How to Season Cast Iron Cookware

Cast iron cookware requires one cleaning and many seasonings.  The following is the proper way to clean and season your cast iron skillet and other cookware.  Properly seasoned cast iron cookware will last for many years even generations.
Well-seasoned and properly cared for, cast-iron cookware develops a natural nonstick finish and lasts for decades.  Cast iron spreads and holds heat very well, allowing for an even cook on your food.  Plus cooking in cast iron is healthy for you and your family, unlike those modern nonstick surfaces that may not be the safest stuff on which to cook your nice organic foods, nor are they very durable.  Do yourself a favor and get a good cast-iron pan. You may even luck out and find used cast-iron cookware at a thrift or antique shop. It may be better quality than the new stuff sold today, and any old cookware with rust or caked-on gunk can easily be rehabilitated as long as it isn’t cracked, badly pitted, or badly warped. When rehabilitating cast iron, it’s all about the seasoning—the oils and fats that are tightly locked into the natural pores of the metal. A well-seasoned cast iron pan has a dull black shine and is very smooth, and using it properly will make it even blacker and smoother (and more naturally nonstick) over time. Here’s how you start the process right.
Preparing To Season
This is done only prior to the first seasoning, or before starting from scratch if your seasoning gets abused beyond hope.  Most new cast iron cookware comes preseasoned but I recommend seasoning them as well.Start by washing in hot soapy water (this is the only time you will ever use soap on your cast iron), rinse it well, and put it upside down in the oven, set to 200 degrees or less, to dry completely.  If your pan is now a dull gray all over, you can move onto the actual seasoning process.  If there are patches of rust or baked on gunk, grab some steel wool or a wire brush.  For really stubborn greasy residues, try covering them with a natural oven cleaner and put it to work for you.

Seasoning Your Cast Iron

There are so many ways to correctly season cast iron cookware.  This is what I recommend and prefer.  Apply a very, very thin coating of an edible fat or oil (grass-fed lard, olive oil, or even duck fat) to all surfaces of the item, including the underside, handle, and sides of the pan.  Wipe off any excess, then bake it in a moderate (300- to 350-degree) oven for a few hours, allow it to cool, and repeat a few times until it starts to turn an even or speckled brown.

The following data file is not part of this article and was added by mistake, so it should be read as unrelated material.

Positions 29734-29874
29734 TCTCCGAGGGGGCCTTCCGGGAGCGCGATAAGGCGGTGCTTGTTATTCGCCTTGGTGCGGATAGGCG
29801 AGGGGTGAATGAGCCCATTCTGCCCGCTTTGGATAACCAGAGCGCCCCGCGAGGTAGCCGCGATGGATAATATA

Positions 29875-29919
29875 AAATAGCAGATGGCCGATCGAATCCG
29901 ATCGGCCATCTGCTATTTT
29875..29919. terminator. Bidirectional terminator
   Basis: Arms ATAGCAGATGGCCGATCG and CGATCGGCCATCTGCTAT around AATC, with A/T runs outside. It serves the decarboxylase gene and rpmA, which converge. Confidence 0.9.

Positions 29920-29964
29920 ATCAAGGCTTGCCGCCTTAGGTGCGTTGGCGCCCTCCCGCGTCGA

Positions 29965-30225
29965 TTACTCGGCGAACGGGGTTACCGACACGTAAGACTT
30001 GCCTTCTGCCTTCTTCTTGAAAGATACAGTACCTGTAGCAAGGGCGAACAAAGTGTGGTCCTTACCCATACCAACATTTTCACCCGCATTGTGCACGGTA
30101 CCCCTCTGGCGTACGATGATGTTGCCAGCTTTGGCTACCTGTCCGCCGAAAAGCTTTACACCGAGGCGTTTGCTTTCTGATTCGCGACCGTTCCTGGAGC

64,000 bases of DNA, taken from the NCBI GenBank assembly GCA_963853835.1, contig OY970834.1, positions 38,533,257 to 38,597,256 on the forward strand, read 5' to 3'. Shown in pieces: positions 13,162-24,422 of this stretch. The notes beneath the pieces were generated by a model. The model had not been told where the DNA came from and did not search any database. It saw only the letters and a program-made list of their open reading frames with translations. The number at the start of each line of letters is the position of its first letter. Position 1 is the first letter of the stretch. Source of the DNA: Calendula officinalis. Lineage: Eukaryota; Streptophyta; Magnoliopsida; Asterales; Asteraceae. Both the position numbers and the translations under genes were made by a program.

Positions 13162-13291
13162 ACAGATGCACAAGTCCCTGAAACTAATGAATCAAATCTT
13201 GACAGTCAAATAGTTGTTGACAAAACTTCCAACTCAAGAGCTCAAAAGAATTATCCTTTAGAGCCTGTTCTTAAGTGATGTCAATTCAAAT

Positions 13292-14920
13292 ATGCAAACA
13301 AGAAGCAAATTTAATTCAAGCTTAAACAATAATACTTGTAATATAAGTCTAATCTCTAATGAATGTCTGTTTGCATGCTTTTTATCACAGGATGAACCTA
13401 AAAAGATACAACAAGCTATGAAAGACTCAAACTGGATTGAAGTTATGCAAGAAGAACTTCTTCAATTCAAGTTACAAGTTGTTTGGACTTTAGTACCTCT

As you continue to use your cast iron, it will darken and become an even, shiny black, which means it’s getting really well seasoned and naturally nonstick. Using a stainless steel spatula with a straight edge and curved corners as you cook will help polish the inside surface, making it even smoother and more nonstick.

Do not leave food, especially acidic foods like tomatoes, in your cast iron for more than a short time after cooking. It will react with the iron, making it black and terrible tasting, and ruin your seasoned cookware.  It’s actually a good idea to avoid cooking acidic foods in cast iron at all or at least until you develop a good seasoning.

Soap or detergents should never be used to clean your cast iron cookware but here are a few tricks to make cleanup easier.  Immediately after use, hold your pan under running hot water and give it a quick swish with a nylon or natural-fiber brush; don’t use steel wool or metal scrubbies.  Use a nylon or wooden scraper to dislodge small stuck-on bits. If there is lots of stuck-on food, sprinkle some salt (kosher salt works well because the grains are so large) on the pan then go at it again with your brush. You can also fill the pan with hot water and return it to the stove on low heat for a minute or two to loosen food bits, then repeat the hot-water-and-brushing treatment. Return your cleaned pan to the stove, turn on the burner, and allow it to dry completely. If there are any dull gray areas, coat the pan lightly with oil or fat before putting it away.

Be the first to comment on "How to Season Cast Iron Cookware"

Leave a comment

Your email address will not be published.


*